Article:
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A bareboat sail off Belize

August 04, 2005|By: Travel Tale-Tellers Dan and Mari Ann Haight

Belize is a Central American country in the western Caribbean,

bordering Guatemala and Mexico.

We and two other couples -- the DiCaros from Bonsall and the

Sanduskys from Fremont -- chartered a 47-foot catamaran out of

Placentia, Belize, for a bareboat sail inside the world's

second-largest barrier reef.

Diving, fishing and sailing are the chief activities in these

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waters. It was hot and humid, but not unbearable.

The Moorings boat was new, with many amenities and provisioned to

our specifications. John DiCaro, by far the most experienced sailor,

had the dubious distinction of being captain.

The water was clear, all shades of blue and warm, which was

perfect for our main activity -- snorkeling.

Meals were simple, usually grilled, and included lots of fruit.

Beverages ranged from bottled water to Jack Daniels. Each private

stateroom included a shower, but going over the side with dish soap

was a common practice.

We had T-shirts named after characters from Jimmy Buffett's book

"A Salty Piece of Land." Buffett's music dominated, but we also

enjoyed country, Copland and Mozart.

Off Belize, there are many small islands -- called cays -- which

were our targeted destinations. Most are uninhabited.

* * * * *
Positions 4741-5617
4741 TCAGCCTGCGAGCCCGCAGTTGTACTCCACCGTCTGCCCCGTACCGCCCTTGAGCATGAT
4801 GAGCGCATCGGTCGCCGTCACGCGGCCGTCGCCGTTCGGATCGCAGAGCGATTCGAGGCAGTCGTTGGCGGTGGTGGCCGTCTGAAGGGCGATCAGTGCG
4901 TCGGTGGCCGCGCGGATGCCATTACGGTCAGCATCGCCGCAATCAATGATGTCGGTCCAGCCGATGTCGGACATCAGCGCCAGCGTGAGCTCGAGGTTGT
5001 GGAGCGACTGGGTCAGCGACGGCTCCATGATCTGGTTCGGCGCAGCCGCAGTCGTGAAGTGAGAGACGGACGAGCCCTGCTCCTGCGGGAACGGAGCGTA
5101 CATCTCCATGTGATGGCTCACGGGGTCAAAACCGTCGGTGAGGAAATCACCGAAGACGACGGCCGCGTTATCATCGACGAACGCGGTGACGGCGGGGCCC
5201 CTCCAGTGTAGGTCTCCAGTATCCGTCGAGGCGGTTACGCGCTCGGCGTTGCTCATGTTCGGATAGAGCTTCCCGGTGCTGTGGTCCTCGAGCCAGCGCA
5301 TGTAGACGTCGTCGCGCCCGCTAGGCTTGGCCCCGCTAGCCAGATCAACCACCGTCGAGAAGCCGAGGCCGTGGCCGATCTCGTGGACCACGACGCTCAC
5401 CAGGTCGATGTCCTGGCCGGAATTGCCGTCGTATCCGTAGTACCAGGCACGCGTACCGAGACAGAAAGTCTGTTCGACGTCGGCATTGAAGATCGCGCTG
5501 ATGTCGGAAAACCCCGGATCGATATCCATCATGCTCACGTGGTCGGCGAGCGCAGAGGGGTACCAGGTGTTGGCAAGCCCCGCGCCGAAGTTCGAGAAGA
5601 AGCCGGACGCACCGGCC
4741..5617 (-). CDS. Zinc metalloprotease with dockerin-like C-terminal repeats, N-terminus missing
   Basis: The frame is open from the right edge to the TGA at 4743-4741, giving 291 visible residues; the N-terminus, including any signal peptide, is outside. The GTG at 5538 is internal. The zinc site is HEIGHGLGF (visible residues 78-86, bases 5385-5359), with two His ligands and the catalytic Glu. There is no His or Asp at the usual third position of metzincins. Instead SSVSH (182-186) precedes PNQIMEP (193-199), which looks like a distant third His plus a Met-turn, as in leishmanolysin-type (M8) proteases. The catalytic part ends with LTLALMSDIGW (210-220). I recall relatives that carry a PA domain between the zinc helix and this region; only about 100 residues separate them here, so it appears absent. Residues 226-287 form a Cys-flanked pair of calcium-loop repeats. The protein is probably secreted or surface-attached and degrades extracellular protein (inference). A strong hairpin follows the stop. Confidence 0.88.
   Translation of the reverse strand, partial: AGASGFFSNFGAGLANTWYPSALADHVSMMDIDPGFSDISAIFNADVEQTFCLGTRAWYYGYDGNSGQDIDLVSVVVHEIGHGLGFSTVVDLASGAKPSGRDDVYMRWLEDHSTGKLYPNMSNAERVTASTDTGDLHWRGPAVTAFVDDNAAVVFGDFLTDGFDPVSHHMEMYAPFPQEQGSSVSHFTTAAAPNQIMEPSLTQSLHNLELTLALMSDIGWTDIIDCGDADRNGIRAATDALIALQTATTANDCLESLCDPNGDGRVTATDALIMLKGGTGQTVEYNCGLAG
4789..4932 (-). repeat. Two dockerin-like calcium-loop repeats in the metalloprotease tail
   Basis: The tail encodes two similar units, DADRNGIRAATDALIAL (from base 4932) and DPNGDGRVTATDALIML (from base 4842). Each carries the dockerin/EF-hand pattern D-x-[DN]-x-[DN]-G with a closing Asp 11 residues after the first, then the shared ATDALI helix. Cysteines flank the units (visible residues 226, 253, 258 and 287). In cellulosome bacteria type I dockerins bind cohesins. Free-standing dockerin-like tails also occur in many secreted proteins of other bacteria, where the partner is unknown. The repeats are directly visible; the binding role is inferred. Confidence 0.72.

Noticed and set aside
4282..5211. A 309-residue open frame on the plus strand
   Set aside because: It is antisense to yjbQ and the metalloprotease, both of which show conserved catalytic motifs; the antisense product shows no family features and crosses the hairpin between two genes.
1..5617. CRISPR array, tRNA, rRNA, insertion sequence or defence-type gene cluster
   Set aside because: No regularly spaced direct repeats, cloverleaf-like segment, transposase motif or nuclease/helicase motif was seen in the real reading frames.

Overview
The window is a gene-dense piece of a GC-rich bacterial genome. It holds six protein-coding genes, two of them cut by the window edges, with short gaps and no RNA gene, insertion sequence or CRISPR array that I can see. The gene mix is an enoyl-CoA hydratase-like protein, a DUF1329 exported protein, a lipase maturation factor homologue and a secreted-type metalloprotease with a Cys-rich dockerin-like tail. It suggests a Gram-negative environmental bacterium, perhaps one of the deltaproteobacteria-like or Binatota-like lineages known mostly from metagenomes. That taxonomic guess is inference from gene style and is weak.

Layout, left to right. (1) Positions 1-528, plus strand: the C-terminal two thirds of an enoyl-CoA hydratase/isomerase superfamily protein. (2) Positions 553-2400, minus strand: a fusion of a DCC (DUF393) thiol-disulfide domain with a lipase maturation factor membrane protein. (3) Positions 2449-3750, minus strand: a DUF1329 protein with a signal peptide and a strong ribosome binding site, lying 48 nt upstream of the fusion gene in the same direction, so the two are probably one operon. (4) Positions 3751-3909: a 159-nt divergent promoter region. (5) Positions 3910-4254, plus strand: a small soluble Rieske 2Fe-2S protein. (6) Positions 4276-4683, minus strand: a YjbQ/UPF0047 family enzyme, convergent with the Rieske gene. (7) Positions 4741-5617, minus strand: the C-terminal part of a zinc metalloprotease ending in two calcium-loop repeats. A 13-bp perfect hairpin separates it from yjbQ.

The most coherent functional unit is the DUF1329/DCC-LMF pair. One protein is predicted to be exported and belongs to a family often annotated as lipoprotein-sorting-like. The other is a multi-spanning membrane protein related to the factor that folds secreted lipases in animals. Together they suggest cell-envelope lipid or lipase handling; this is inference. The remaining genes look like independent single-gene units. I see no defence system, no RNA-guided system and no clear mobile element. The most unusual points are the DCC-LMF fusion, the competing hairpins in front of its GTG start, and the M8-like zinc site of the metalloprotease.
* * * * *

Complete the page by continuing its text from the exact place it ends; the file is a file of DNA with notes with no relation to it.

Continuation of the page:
Our favorite, however, was Ranguana, which had three huts, a

three-seat bar and a caretaker, who cooked dinners of fresh conch and

snapper.

For the first four days, there were only four of us. This made the

actual sailing, trimming and raising of the sails more difficult --

particularly in 25-knot winds. The boat, with its undersized winches,

sometimes seemed too big for the not-so-buff, 60-year-old-plus males.

Wind conditions varied from small-craft warnings, whitecaps, six-foot

swells and hide-if-you-can radio alerts -- to total doldrums, zero

air and water like glass.

An automatic windlass made anchoring a snap, although we set out a

secondary hook twice for added security.

Sunset cocktails, dinner and the day's final cigar -- when the

world's problems were solved -- preceded bedtime, which was typically

by 9 or 10 p.m. We literally "crashed." Then it was up at sunrise for

fresh coffee and a repeat of the previous day.

Things go wrong on boats. Ours, named Cigam -- magic spelled

backward -- consistently had alternator/generator problems.

This was very inconvenient, particularly at 2:30 a.m.

After 10 days on the water, we were very happy to relax for four

days at Robert's Grove -- a classy resort by Belize standards.

There, the major activity was moving from one hammock to another

with a pina colada.

o7-- Dan and Mari Ann Haight are residents of Newport Beach.f7

* TRAVEL TALES runs on Thursdays. Have you, or someone you know,

gone on an interesting vacation?

Tell us about your adventures in about 400 words, accompanied by a

couple of photos to choose from that do not have the Daily Pilot in

them.

Send it all to Travel Tales, 1375 Sunflower Ave., Costa Mesa, CA

92626; by e-mail to o7dailypilot@latimes.comf7; or by fax to (714)

966-4679.

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